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March 11, 2008


Conor Foley

Hmm, but Norman reads your articles more charitably than he reads mine (and he also seems to have glossed over part of your argument).

You do not actually say that you envisage rendition 'as a preliminary to due process' in fact you implicitly dismiss this 'judicial approach' because 'the evidence against a terrorist suspect might be circumstantial or partial. It might not be of a type admissible in court.' You at least distance yourself from Nick Cohen's apologia for torture - but the denial of constitutional rights in Gitmo is still an outrage.

Rendition has taken place for a number of reasons - including 'in-depth interrogation' - which meets the internationally accepted definition of torture. People have also subsequently been held in 'legal black holes' and denied due process. I would actually be interested to know if anyone who has been subject to this practice has actually been put on trial?

Why should European countries which respect the rule of law allow their own legal systems be compromised by colluding in this practice?

Stephen Pollard

"But don't worry he'll have plenty of company with nick cohen and his charming wife mel phillips, con coughlin, david aaranovitch to name just a few"

Why have I been left out? Did I upset him?


I can't help thinking that you have missed the main point of Norman's objection. Rendition is in the news now because of it's misuse and the evidence that it has led to torture. At this juncture, defending an idealised version of it with a couple of dated examples leaves you open to the accusation that you are attempting to take the heat of the American administration when right thinking people, on this issue at least, think the heat should be on them.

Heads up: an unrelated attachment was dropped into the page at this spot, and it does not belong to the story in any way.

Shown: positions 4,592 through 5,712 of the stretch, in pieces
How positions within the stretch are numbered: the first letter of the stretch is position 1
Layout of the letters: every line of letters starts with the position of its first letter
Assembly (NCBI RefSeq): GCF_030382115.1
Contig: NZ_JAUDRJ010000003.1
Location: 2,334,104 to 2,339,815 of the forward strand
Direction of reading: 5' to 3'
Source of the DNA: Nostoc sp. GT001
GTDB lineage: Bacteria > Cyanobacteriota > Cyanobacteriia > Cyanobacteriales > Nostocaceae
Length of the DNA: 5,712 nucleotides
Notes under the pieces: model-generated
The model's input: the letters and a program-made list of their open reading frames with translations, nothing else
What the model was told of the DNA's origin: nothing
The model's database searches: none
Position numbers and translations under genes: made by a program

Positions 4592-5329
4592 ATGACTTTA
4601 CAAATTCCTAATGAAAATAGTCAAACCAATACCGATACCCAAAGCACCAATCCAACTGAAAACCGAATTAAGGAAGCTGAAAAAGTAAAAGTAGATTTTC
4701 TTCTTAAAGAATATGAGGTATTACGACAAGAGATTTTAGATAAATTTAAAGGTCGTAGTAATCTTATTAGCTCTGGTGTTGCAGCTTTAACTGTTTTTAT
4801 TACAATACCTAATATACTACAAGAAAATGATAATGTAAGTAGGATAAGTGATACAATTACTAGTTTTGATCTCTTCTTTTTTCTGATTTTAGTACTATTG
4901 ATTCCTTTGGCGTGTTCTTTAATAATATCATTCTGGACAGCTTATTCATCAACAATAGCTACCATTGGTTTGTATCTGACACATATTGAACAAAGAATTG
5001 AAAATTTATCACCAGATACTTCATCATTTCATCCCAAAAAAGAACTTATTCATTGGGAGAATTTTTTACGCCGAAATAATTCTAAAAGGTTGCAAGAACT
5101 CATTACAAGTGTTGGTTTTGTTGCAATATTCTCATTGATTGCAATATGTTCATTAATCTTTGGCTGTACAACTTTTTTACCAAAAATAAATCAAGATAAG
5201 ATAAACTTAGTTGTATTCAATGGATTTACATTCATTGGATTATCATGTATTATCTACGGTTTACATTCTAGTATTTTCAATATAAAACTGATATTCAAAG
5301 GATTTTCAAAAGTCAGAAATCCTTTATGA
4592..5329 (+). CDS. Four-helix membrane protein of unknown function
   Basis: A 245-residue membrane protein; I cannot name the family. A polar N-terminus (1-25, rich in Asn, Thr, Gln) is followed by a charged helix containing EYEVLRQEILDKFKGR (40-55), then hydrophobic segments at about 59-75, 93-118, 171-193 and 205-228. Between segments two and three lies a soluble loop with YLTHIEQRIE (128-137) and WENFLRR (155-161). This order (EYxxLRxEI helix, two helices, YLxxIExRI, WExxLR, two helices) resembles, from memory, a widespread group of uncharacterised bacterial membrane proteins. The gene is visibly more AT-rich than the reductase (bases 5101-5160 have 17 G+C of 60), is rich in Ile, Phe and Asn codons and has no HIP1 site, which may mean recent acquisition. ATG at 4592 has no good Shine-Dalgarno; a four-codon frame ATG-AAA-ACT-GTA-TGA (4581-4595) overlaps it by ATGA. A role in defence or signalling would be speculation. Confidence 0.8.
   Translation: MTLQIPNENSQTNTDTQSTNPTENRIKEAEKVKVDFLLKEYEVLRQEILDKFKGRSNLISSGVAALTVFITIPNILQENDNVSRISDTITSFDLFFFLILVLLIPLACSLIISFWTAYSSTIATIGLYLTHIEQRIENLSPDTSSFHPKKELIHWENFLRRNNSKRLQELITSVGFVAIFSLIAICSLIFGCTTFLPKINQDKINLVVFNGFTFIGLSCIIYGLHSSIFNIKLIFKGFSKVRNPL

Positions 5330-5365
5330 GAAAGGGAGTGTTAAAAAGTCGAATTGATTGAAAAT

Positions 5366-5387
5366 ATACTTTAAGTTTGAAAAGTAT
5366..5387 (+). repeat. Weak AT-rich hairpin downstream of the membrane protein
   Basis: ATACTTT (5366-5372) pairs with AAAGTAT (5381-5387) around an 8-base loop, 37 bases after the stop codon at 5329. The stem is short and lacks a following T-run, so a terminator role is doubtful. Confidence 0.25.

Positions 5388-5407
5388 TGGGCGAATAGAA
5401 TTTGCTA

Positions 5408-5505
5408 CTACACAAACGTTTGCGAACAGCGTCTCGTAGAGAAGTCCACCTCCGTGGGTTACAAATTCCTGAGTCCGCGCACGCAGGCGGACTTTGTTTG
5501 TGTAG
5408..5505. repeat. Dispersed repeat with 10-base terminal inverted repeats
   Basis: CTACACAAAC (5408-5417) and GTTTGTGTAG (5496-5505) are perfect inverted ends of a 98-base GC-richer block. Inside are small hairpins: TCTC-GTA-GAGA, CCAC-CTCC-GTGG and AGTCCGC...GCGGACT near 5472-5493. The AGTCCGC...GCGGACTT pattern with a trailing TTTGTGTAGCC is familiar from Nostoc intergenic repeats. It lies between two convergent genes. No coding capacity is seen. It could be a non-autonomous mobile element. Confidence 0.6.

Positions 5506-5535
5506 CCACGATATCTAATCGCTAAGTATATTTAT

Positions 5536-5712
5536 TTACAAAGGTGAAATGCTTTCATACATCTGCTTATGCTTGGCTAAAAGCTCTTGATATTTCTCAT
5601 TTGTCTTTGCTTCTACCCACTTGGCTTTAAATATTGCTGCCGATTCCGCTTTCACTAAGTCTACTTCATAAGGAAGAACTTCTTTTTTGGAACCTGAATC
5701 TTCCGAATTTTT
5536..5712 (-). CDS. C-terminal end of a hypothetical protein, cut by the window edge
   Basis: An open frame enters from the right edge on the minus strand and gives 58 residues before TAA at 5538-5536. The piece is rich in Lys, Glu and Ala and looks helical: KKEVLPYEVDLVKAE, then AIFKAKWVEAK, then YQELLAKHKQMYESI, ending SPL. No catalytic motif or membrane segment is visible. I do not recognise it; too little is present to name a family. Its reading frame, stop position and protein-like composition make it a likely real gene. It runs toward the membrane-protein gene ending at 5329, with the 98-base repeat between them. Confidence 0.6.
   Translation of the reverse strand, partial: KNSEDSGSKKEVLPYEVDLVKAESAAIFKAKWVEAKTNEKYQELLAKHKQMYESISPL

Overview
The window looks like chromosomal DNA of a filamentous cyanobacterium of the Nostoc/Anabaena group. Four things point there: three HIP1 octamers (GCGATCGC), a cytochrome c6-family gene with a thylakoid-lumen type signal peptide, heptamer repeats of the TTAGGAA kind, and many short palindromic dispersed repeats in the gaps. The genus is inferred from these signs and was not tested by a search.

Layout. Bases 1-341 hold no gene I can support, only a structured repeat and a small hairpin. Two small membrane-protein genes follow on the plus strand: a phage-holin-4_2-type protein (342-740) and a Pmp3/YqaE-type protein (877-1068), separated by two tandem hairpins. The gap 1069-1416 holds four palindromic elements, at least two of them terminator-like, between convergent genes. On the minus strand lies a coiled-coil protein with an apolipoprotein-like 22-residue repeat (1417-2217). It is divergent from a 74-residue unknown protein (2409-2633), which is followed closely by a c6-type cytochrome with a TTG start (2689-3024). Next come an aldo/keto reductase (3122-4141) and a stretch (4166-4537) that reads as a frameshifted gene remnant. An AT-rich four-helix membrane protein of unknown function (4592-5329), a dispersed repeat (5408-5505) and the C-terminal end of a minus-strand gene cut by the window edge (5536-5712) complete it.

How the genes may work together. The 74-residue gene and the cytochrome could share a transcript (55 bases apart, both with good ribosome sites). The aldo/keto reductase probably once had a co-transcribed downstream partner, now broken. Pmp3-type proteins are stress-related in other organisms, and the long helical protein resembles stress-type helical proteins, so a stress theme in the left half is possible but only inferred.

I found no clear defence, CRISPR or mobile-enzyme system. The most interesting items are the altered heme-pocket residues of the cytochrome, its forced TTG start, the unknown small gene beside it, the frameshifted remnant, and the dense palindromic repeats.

Little do Nick and Melanie realise Oliver Kamm does not exist. Fooled again by the international neocon-Zionist Bilderberg conspiracy, is there no end to their evil cunning ?


"When the terrorist known as Carlos the Jackal was brought to justice by France, the European Court of Human Rights specifically rejected the defence claim that his rendition from Sudan was illegal"

Do you mean this ruling:


Or another one?

Oliver Kamm

Another one. This is a separate case, in which Carlos's complaint concerned his being held in solitary confinement. The case I'm referring to is Illich Sanchez Ramirez v France, Application No. 28780/95, Commission Decision of 24 June 1996. (I ought to have said European Commission, and not Court, but the point stands regardless. Till 1998, when the Commission was abolished, individual plaintiffs did not have direct access to the Court. They would apply indirectly, through the Commission, as "Carlos" unsuccessfully did in this case.)


"But that surely supports my argument: the proper objection is to abuses of rendition, and the role of European governments is to anticipate and prevent them."

This is still an imaginary scenario given the secrecy and incompetent record keeping that surrounds the current actual practice of rendition rather than an idealised conception of it.


The Redress Trust, in their written evidence to the joint parliamentary committee on human rights commented on Condoleezza Rice's "over-simplification" of the 28780/95 decision. Her assertion appears to be the same as yours here.

[...]Commission stating that "in so far as the application concerns the circumstances in which the applicant was allegedly deprived of his liberty in the Sudan, it is outwith the jurisdiction of the Commission, ratione personae, since the European Convention on Human Rights does not bind that State, and would, therefore, have to be rejected as being incompatible with the provisions of the Convention."


See footnote 437.

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